On May 14, 1958 the Club won first place in the CFWC for the Community and Beautification Achievement Contest, sponsored by Sears and Roebuck. The award was presented at the State Convention in San Francisco. 

In 1985 the members of the Rancho Cucamonga Woman’s Club decided to sell their interest in Sweeten Hall and began to meet at different restaurants in the area such as Magic Lamp, Ponderosa, Polo Club, Cecelia’s, etc.

In December, 1990 we started meeting at Alta Laguna Mobile Home Clubhouse, where we still meet today. We have a caterer to cook and serve our lunches and enhance our monthly meetings with speakers and other entertainment.

The name of our club has changed several times over the years:
1908 – The Cucamonga Woman’s Club
1938 – The Cucamonga Alta Loma Woman’s Club
1977 – The Rancho Cucamonga Woman’s Club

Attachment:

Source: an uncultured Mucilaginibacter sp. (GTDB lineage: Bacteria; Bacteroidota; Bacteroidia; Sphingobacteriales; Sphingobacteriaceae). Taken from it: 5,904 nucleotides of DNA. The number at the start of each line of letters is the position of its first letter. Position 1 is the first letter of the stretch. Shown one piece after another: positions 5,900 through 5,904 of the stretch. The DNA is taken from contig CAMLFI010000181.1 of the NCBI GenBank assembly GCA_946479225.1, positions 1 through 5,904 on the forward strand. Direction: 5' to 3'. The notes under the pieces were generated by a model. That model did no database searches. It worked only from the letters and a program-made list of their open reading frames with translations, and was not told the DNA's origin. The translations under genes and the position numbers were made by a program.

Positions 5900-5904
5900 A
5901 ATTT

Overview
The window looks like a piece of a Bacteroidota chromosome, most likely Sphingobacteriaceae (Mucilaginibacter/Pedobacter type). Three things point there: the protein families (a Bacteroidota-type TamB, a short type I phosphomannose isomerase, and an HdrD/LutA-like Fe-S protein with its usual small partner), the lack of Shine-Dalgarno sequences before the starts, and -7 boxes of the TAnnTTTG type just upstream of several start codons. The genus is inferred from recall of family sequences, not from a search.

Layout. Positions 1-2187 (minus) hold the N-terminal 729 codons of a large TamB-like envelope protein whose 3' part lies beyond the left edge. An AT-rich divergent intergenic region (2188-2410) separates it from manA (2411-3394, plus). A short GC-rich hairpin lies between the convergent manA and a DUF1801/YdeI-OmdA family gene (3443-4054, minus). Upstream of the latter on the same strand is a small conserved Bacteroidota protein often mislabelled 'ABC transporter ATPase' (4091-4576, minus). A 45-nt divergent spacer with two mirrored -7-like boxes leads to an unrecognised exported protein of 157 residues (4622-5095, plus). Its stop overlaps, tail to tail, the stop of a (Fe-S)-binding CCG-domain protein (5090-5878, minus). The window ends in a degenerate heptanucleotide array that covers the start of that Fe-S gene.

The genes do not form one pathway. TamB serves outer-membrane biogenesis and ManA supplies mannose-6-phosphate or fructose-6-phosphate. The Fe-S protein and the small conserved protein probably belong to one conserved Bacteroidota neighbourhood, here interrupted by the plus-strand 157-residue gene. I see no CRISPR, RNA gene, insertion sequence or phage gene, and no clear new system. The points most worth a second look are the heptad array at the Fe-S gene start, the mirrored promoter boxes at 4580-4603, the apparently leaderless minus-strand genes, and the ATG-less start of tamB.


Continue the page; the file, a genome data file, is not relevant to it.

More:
In 1992, when Norma Davis was President and Shirley Odom was Vice President, Shirley got the idea of a living memorial for our past presidents.  She contacted the Superintendent of Parks for Rancho Cucamonga to see if there was room for some trees.  Red Hill Park was choosen.  The Superintendent suggested half to be Redwoods and half Liquid Amber.  The Liquid Ambers were planted near the ball fields and the Redwoods in the southwest corner of the park. The club ordered 50 trees at the cost of $2,250 and had a Tree Planting Ceremony.  Honored guests included the Mayor of Rancho Cucamonga, our District President, Marian Jensen, as well as the ten Past Presidents: Ruth Acres, Lois Nuernberger, Norma Howard, Virginia Atkins, Eunice Lewis, Shirley Leman, Marian Johnson, Kathryn Wilson, Ada Cooper, and Marie McBride.  The Sequoia trees were about 4 feet tall (they really weren’t sure these Sequoias would grow in Southern California as they are really a Northern California tree). But, they have survived and matured into a beautiful, tranquil retreat. The tradition has continued to the present.  Every time a President retires, we honor her with a new Sequoia.  Please visit our “Grove of Sequoias” located at the southeast corner of Red Hill Park on Vineyard Avenue, south of Base Line Road.  As of 2011 there have been 62 trees planted to honor our Presidents.  (Pictures of 2011 Tree Planting Ceremony)